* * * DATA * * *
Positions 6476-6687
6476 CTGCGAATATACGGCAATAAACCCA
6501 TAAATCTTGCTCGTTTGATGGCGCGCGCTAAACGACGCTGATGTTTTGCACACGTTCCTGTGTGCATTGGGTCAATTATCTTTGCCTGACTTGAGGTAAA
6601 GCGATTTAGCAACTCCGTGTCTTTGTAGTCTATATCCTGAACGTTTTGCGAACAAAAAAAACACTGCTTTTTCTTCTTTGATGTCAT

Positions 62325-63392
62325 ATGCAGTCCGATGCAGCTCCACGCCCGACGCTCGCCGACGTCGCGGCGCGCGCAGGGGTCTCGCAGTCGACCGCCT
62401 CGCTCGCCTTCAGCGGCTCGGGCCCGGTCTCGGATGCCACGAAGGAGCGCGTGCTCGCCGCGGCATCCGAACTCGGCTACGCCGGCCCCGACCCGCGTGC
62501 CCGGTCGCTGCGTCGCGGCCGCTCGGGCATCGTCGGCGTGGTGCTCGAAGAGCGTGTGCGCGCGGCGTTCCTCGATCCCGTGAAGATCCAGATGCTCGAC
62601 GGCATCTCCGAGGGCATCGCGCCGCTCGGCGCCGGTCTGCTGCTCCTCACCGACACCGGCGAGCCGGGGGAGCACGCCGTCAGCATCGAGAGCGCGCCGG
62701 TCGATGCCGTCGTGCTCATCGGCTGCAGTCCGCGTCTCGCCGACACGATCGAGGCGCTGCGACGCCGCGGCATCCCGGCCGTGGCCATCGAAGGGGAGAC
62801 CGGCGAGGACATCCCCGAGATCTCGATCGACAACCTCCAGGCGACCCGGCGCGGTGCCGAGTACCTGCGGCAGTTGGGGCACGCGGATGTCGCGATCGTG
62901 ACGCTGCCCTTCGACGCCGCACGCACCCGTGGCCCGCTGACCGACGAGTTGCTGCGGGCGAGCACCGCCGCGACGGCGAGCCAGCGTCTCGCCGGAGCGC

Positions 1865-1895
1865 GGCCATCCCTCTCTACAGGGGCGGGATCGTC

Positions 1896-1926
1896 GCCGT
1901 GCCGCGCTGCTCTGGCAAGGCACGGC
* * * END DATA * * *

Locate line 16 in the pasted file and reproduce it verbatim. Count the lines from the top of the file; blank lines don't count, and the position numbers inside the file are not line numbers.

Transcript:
1896 GCCGT